Many organisations are guardedly optimistic about the future. In conversations conducted over the past decade, environmentalists suggest that deteriorating conditions will ultimately force repressive states to bring them in from the cold and force democratic states to accord them the support and funding they need. But almost all feel that the environment’s prospects hinge much more on improvements in governance than in addressing specific environmental challenges. The questionnaire bears out that analysis. Very few polled CSOs list ‘tackling ecological challenges’ as an absolute priority; and many of those who did appear to work elsewhere in civil society. Environmental CSOs, for their part, prioritise consolidating democratic spaces, influencing institutions and tackling socio-economic inequalities. The story of environmental failure is the story of state failure in general.
Q Amid the pandemic and ensuing economic crisis, funding for civil society organisations
is at a premium. Environmental groups around the Mediterranean are no different. Many
are suffering severe cuts in domestic, foundation and state giving, which is compounding
existing financial woes. It is incumbent on the international community, and particularly
the EU and other European institutions, to maintain and ideally escalate their support for
these organisations at their time of great need. This isn’t purely a matter of altruism, of
course. What flows into the Mediterranean or seeps across its borders ultimately affects
the entire coastline;
Q In some southern Mediterranean countries, environmental CSOs have yet to solicit
as much corporate or private sector funding as they might. This is a mistake. Many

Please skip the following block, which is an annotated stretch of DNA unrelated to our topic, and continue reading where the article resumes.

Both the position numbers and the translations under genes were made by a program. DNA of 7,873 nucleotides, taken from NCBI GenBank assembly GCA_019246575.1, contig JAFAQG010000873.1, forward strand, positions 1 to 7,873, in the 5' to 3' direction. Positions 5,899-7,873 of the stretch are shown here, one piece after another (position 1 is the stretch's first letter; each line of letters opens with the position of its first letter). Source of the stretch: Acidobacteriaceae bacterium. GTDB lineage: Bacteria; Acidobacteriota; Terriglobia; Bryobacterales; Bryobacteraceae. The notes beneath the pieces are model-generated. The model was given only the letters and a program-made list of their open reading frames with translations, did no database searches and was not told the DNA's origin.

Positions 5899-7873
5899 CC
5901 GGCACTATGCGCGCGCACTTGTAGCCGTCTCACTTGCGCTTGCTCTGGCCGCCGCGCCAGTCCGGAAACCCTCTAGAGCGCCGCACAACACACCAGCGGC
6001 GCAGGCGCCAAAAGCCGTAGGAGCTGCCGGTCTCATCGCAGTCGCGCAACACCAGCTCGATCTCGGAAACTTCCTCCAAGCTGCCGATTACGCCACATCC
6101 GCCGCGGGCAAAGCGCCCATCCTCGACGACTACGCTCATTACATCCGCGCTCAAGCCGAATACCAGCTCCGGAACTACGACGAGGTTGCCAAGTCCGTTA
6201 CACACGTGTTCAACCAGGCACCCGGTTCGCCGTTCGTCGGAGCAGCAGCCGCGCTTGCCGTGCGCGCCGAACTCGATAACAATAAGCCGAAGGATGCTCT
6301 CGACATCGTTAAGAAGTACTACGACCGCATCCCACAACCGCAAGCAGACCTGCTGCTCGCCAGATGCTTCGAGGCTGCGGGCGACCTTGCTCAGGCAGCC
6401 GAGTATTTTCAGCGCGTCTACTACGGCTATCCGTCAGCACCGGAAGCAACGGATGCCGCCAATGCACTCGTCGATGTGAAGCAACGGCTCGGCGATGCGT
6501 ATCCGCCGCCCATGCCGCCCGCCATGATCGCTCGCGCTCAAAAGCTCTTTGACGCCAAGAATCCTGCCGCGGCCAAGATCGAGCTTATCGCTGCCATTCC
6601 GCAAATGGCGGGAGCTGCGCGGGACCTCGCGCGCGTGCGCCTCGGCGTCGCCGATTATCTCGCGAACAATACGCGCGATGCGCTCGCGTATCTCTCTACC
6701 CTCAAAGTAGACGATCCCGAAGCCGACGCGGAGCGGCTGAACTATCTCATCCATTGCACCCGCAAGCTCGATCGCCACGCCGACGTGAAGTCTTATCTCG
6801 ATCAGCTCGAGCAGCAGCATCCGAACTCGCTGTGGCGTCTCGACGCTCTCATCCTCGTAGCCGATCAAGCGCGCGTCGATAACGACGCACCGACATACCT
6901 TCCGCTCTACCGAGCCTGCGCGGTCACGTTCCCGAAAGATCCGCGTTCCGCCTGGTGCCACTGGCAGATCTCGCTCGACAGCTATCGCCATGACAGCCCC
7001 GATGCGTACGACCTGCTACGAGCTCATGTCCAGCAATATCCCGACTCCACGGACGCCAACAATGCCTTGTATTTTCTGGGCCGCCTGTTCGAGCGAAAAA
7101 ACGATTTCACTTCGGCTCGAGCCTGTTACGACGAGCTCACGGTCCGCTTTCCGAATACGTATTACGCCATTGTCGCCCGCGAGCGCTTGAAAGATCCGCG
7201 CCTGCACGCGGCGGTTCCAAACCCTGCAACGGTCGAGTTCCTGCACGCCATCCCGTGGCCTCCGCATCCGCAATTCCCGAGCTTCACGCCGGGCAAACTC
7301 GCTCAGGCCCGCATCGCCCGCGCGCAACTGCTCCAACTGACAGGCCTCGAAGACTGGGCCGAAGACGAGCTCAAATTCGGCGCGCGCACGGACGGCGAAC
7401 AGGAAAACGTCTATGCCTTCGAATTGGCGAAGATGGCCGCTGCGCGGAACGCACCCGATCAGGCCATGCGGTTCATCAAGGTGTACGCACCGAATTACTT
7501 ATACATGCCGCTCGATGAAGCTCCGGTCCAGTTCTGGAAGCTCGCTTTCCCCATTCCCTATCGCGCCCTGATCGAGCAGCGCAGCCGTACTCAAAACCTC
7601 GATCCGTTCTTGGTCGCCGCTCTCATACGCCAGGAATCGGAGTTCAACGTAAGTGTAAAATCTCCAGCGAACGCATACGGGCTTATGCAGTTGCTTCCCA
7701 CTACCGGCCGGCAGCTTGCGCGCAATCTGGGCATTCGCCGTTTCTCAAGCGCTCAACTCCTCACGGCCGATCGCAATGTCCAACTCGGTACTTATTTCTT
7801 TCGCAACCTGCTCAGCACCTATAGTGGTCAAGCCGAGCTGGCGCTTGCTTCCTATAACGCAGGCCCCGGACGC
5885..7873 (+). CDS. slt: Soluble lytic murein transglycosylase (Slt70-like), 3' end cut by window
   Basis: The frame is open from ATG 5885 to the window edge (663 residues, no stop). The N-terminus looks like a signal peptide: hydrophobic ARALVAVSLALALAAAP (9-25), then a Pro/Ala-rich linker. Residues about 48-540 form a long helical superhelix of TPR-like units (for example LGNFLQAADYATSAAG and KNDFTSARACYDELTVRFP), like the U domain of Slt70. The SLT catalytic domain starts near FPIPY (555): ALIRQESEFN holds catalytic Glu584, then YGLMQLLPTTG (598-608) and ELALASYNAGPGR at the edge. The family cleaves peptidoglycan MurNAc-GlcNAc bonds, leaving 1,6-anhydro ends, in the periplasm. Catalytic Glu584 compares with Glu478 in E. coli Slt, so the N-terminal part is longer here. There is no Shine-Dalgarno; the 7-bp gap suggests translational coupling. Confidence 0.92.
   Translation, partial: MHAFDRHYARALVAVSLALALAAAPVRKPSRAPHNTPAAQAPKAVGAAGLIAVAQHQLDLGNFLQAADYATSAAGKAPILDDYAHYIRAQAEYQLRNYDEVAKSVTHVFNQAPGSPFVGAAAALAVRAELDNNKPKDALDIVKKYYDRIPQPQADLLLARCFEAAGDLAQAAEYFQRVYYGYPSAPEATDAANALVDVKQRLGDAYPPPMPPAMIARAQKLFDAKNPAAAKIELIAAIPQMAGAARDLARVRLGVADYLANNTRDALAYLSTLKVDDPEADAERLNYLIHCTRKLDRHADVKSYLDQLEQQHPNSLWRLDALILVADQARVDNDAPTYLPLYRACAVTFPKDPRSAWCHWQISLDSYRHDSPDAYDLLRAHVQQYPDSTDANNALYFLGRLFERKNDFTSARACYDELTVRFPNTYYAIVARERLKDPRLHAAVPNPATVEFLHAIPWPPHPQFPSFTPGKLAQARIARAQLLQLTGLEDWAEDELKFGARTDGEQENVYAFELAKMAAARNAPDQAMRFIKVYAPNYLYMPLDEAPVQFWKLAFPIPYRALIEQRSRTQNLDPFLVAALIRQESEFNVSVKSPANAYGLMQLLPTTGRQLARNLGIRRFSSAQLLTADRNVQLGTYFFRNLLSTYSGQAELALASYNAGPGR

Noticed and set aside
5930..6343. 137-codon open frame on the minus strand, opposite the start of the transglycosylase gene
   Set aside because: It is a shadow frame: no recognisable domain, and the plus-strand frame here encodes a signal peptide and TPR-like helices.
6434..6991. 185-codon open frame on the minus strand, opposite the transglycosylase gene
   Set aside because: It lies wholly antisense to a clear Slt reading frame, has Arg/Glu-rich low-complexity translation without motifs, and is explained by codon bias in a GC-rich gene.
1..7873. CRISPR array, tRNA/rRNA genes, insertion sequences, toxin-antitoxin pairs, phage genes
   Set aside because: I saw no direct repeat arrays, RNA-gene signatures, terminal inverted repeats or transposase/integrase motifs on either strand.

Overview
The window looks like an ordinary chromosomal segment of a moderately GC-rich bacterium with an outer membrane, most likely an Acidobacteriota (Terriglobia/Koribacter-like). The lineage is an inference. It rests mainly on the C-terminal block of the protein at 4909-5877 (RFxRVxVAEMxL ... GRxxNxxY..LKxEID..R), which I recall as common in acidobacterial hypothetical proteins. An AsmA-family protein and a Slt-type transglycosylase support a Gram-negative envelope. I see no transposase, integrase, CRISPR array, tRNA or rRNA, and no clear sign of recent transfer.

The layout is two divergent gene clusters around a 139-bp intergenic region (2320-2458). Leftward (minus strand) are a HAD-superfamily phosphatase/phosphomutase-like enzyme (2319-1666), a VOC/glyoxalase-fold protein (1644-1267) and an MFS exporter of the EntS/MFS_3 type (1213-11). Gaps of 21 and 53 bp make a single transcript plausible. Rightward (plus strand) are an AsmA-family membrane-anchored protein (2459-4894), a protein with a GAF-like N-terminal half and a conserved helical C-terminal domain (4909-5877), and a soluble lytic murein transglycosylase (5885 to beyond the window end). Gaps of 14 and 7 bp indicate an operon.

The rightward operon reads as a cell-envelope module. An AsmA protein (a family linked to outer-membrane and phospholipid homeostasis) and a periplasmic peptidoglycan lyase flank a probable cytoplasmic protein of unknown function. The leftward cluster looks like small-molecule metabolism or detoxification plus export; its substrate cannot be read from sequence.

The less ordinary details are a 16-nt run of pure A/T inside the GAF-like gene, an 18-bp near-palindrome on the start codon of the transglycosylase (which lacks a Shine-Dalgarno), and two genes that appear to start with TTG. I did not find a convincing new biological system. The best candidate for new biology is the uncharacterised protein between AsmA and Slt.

companies appear to have expanded their corporate social responsibility (CSR) giving
in recent years. The environmental scene would do well to mimic the success that some
humanitarian organisations have had in tapping into this;
Q It’s also vital that international donors display a greater understanding of the obstacles
that aid recipients face on the south side of the sea. Some questionnaire respondents
identify the European Union as a very welcome, but frequently overbearing donor.
There’s a limit to how effectively the EU can distribute aid and provide guidance unless
it better appreciates the nature of their challenges, organisations say;
Q Despite improved cross-border collaboration in recent years, many organisations, and
indeed many countries, remain largely frozen out of trans-Mediterranean environmental
discourse because of their small stature and/or meagre finances. If the peoples of
the Mediterranean are to feel the full benefit of cross-border engagement, then the
international community will need to help facilitate more thorough cooperation. This
could take the form of regular environmental summits, as suggested by a number of
southern Mediterranean environmentalists, or ‘twinning’ schemes, whereby CSOs from
one country are paired with like-minded groups in another;
Q In places where environmentalists are experiencing repression, European institutions
can and must apply greater pressure to alleviate their plight. In cracking down on these
organisations, authoritarian states are fuelling environmental degradation in their own
countries, while also contributing to the Mediterranean’s increasingly parlous state. Given
that the EU and member states are among the biggest donors to culpable governments,
they have the leverage and the responsibility to intervene. For all the difficulty of stifling
human rights abuses, the fact that the environment is still seen as a slightly ‘softer’ field
may ease policymakers’ task; and
Q More importantly, European stakeholders must impress upon their Mediterranean
counterparts – and, indeed, many within their own institutions – that the environment is
a priority. The less governments do, the more NGOs must, and even with more funding
and support, as most organisations concede, there’s a limit to how much can fall on their
shoulders. A fully functioning civil society requires willing and able government partners.
From elevating environmental issues within pan-Mediterranean political discourse to
assisting in climate adaptation and mitigation measures along the south side of the sea,
the international community must give environment the stature that its severity warrants.